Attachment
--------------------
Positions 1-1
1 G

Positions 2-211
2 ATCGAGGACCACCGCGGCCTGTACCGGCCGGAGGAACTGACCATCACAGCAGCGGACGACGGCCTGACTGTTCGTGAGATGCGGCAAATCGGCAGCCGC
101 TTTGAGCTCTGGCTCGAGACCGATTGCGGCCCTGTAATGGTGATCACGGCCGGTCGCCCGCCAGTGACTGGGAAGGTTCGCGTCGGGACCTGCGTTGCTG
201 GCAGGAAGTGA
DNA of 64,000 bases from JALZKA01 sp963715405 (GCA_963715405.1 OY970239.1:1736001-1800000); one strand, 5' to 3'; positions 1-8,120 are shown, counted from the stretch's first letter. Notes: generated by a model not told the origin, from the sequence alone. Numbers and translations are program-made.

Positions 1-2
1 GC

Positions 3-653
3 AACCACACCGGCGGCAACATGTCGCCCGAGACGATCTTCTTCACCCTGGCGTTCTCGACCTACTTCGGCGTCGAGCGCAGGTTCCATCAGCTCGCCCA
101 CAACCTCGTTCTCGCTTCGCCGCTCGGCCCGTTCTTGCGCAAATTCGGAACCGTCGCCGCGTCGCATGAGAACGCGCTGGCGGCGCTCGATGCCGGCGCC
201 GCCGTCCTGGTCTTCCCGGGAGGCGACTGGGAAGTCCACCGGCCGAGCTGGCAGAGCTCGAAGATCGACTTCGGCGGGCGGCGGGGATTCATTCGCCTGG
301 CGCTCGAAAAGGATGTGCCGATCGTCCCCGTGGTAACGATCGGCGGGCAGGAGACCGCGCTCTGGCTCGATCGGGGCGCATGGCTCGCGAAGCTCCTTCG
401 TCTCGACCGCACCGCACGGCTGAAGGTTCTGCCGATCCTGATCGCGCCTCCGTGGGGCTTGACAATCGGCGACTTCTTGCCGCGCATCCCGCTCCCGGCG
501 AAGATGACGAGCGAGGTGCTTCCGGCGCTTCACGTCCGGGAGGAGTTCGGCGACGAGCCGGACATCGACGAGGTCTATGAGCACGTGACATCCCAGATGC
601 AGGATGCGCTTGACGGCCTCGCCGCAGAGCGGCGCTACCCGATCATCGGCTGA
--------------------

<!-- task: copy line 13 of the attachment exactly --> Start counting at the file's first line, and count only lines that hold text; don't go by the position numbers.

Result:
201 GCCGTCCTGGTCTTCCCGGGAGGCGACTGGGAAGTCCACCGGCCGAGCTGGCAGAGCTCGAAGATCGACTTCGGCGGGCGGCGGGGATTCATTCGCCTGG